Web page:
COLUMBUS, GA (WTVM) - Day two of testimony in the Carlton Gary Stocking Strangler case began Tuesday morning with the defense calling former Muscogee County Coroner James Dunnavant.
Dunnavant testified his former boss, the late Don Kilgore, kept the bite mark mold taken from victim Janet Cofer in his drawer at the office. He says Kilgore would show it to people from time to time and say, "'This is the stocking strangler's bite mark.'"
That was during the late 1970s when Dunnavant was the deputy coroner.
In May 2001, defense attorney Jack Martin said he submitted an open record's request to Dunnavant to retrieve the mold, but Dunnavant told the court he could not find it. He later found the bite mark mold in a file cabinet while moving things around and making room at the coroner's office within a year of taking on the position after Kilgore had passed away.
Retired dentist Carl "Sonny" Galbraith, who made the mold, was also called to the witness stand. Galbraith stated he gave the mold to Kilgore but is unsure what happened to the impression, a gel model of the same bite mark.
Galbraith also stated there is a gap in the biter's two front teeth. He even held up two yellow pieces of paper demonstrating the two millimeter hole on the attacker's teeth. He also indicated there were no bite marks underneath the nipple of Cofer's breast.
Galbraith's testimony was a direct contradiction to what Dr. Thomas David, a forensic dentist, said when he took the witness stand for the defense.
Looking at the actual mold entered into evidence by the defense, David said the bite mark does show teeth marks on the lower and upper portion of Cofer's nipple.
David also told the court and prosecutors that Mr. Smith and Doug Pullen came to visit him in 1984 to inquire about the bite mark mold.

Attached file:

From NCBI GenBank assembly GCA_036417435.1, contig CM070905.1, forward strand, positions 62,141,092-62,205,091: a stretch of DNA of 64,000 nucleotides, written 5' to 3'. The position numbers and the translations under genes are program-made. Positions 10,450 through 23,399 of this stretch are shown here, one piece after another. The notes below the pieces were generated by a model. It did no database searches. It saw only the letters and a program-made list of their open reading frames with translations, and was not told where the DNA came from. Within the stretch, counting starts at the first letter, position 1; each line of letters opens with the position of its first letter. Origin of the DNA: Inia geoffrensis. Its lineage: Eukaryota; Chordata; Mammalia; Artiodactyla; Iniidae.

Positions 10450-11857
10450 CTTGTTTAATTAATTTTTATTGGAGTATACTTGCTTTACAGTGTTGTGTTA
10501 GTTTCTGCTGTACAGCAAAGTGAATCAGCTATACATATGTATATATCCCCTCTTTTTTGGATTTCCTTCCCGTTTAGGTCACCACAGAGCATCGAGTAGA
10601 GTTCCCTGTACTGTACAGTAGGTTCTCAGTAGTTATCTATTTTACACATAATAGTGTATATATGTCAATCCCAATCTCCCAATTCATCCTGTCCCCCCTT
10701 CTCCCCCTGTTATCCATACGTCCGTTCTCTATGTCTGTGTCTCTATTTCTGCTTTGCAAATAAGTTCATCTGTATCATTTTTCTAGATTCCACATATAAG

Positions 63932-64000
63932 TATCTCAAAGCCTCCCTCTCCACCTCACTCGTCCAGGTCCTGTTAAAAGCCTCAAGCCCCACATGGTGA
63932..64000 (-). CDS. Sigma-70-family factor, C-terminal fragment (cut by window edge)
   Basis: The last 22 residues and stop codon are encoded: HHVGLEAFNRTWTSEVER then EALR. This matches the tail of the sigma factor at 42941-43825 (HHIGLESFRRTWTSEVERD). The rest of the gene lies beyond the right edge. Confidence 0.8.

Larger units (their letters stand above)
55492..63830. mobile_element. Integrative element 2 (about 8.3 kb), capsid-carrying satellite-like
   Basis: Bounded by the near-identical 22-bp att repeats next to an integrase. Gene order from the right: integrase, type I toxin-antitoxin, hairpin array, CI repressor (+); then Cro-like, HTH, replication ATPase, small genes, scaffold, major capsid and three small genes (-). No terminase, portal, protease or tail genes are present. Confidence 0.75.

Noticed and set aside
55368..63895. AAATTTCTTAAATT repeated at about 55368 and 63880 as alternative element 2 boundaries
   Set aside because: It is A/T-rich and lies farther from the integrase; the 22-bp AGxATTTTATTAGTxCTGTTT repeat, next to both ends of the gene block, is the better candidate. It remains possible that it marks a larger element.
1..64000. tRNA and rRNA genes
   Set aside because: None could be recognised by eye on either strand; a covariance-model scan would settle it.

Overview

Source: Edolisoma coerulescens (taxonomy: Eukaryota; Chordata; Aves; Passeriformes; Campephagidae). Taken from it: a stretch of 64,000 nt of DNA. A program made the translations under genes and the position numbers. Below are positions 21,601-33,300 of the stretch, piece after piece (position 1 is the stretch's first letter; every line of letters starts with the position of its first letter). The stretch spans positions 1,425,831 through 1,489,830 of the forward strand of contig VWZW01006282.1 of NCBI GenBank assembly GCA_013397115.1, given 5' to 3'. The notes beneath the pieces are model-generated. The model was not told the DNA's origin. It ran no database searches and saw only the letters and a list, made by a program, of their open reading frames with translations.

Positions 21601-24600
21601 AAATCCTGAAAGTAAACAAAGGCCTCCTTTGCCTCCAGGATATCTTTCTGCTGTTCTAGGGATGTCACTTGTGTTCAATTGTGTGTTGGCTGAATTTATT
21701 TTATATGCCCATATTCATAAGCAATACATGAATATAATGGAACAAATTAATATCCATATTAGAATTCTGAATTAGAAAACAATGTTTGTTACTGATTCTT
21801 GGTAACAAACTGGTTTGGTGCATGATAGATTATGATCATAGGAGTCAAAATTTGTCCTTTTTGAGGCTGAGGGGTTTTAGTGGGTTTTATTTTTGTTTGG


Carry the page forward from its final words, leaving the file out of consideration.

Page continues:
According to David, they wanted to know what were the chances he could match the mold with the suspect's teeth. "I don't know, I haven't seen his teeth," replied David. They also wanted to know if he could exclude the person. At that point, David said one of the men looked concerned but said no one ever got back with him on making the comparison between the two impressions.
In 2006, David traveled to Columbus with Martin for a deposition with Dunnavant to make the comparison following a trip to Jackson, Ga. where he visited death row inmate Carlton Gary to create a teeth impression from Gary's teeth.
The defense handed David a box containing a cast made from Gary's teeth. He stated Gary is not the biter based on the comparison. Although, he said he can't absolutely exclude Gary, he probably can.
Judge Frank Jordan was very inquisitive about the comparison. He wanted to know about the possible rotation of Gary's teeth. Jordan held the cast in his hand and looked at pictures of the bite mold.
The defense also called two witnesses who both knew Gary before he was arrested. Ernestine Flowers, a former probation officer for the Georgia Department of Corrections, said her mother and Gary's mom were friends and that she grew up with Gary in the area of 17th Ave. When asked if Gary had a gap in his teeth as a middle school student, Flowers stated, " No."
Flowers also stated her father later helped Gary get a job working with him at Columbus Foundry between 1977 and 1978, the same timeframe as the brutal killings of the seven women. Gary was convicted in 1986 in three of the cases.
Flowers went on to say Gary was a model and never had problems with his teeth.
Walter Hewll, manager of the Moving Man Store, a men's clothing store in Columbus, said Gary appeared in TV ads for the store because he fit the role of a model and never had a gap in his teeth.
But the bombshell in the hearing came when British investigative reporter David Rose, author of The Big Eddy Club, talked about 'inconsistencies' in the book that could point to Gary's innocence. Rose was not allowed to talk about a conversation he had with Dr. Galbraith due to an objection from the state. The objection pertained to a statement Galbraith allegedly told Rose about a conversation between Galbraith and Pullen concerning the bite mark mold.
However, Rose was allowed to bring a shoe mold into the court that he purchased from Peachtree Mall on Monday. That mold was used to demonstrate Gary's actual shoe size before the court. Gary left his seat and came closer to the judge's bench. He sat in a chair and was instructed to take off his sock by the state and to put his foot on the mold for the purpose of comparing his shoe size to a shoe print found at the scene of one of the victims' air conditioning units at her home.
Rose told the court there was no match. Gary's shoe size is larger than the shoe print.
The defense then rested its case. The state will begin calling its witnesses at 9 a.m. Wednesday morning.